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Oecologia

, Volume 136, Issue 3, pp 383–393 | Cite as

Comparative drought-resistance of seedlings of 28 species of co-occurring tropical woody plants

Population Ecology

Abstract

Quantifying plant drought resistance is important for understanding plant species' association to microhabitats with different soil moisture availability and their distribution along rainfall gradients, as well as for understanding the role of underlying morphological and physiological mechanisms. The effect of dry season drought on survival and leaf-area change of first year seedlings of 28 species of co-occurring woody tropical plants was experimentally quantified in the understory of a tropical moist forest. The seedlings were subjected to a drought or an irrigation treatment in the forest for 22 weeks during the dry season. Drought decreased survival and growth (assessed as leaf-area change) in almost all of the species. Both survival and leaf-area change in the dry treatment ranged fairly evenly from 0% to about 100% of that in the irrigated treatment. In 43% of the species the difference between treatments in survival was not significant even after 22 weeks. In contrast, only three species showed no significant effect of drought on leaf-area change. The effects of drought on species' survival and growth were not correlated with each other, reflecting different strategies in response to drought. Seedling size at the onset of the dry season had no significant effect on species' drought response. Our study is the first to comparatively assess seedling drought resistance in the habitat for a large number of tropical species, and underlines the importance of drought for plant population dynamics in tropical forests.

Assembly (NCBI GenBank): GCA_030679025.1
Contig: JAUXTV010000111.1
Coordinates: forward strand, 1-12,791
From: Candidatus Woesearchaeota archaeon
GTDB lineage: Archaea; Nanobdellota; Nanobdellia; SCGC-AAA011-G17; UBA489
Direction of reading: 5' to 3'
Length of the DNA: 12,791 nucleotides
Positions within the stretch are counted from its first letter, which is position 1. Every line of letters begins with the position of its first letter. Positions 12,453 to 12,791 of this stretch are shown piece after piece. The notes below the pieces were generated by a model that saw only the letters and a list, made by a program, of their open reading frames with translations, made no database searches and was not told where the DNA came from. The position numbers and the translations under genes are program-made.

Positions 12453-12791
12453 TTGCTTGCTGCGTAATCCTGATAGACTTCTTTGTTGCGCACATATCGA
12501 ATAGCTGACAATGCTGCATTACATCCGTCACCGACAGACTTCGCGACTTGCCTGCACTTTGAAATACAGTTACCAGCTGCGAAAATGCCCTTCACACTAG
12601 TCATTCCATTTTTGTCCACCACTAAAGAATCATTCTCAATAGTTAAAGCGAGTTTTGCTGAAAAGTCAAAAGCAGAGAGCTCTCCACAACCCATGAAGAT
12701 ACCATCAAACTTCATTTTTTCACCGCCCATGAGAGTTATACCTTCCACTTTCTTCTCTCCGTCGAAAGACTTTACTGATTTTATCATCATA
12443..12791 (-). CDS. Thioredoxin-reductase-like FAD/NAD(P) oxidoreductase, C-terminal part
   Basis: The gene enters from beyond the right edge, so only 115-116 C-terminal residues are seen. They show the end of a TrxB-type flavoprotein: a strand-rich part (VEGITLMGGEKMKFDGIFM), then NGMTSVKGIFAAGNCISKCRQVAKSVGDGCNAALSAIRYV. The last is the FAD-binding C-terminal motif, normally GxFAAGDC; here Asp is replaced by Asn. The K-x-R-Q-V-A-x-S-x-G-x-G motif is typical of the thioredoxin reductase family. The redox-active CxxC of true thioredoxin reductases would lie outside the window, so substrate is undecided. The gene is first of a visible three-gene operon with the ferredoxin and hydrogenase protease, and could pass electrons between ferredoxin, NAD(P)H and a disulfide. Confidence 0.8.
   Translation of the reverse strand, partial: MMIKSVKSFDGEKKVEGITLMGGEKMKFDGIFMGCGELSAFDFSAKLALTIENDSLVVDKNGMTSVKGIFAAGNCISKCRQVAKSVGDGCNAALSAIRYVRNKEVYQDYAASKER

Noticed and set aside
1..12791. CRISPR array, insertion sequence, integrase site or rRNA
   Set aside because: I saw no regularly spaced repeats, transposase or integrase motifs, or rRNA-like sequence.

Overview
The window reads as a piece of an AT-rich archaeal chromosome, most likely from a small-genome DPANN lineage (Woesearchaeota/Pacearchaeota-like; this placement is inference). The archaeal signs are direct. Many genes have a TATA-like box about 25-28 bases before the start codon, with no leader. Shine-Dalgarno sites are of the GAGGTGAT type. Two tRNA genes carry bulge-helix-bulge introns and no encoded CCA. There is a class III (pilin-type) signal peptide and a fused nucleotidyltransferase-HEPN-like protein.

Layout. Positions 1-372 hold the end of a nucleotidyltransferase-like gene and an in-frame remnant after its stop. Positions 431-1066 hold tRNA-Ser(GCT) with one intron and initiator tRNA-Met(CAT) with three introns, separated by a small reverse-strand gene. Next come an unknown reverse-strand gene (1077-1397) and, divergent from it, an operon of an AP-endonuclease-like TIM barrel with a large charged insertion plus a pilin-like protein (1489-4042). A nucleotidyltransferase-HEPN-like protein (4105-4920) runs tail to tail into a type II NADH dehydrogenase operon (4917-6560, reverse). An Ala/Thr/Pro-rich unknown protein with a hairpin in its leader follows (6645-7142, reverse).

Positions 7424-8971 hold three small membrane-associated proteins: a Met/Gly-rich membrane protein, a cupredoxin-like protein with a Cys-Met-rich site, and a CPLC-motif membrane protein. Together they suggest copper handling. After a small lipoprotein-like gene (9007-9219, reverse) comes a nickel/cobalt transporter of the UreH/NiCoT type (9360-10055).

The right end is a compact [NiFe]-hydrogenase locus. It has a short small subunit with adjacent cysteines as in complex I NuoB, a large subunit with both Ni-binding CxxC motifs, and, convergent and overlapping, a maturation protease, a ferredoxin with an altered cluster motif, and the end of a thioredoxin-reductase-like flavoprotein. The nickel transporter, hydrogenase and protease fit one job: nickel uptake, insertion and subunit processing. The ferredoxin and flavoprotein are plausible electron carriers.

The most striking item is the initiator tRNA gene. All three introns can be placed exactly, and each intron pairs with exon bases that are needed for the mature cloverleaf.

Keywords

Growth Irrigation Soil moisture Survival Tropical moist forest 

Notes

Acknowledgements

Maria del Carmen Ruiz, David Galvez and Didimo Moran provided essential assistance in all stages of the experiment. Additional assistance was provided by Robert Wolf, Beatriz Baker, Kelly Anderson, Eli Robbins, Ana Matilde Ruiz, Teresa Ruiz and Sebastian Brulez. We thank Mel Tyree for his suggestions throughout the study and for comments on the manuscript. Osvaldo de Leon, Andres Hernandez, Rolando Perez, Salomon Aguilar, Rafael Aizprua, Nayda Flores and Blanca Arauz provided expertise in seed and plant identification. This project was funded by the Andrew W. Mellon Foundation, and the University of Utah.

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Copyright information

© Springer-Verlag 2003

Authors and Affiliations

  • Bettina M. J. Engelbrecht
    • 1
    • 2
  • Thomas A. Kursar
    • 1
    • 2
  1. 1.Smithsonian Tropical Research InstituteBalboaRepublic of Panama
  2. 2.Department of BiologyUniversity of UtahSalt Lake CityUSA

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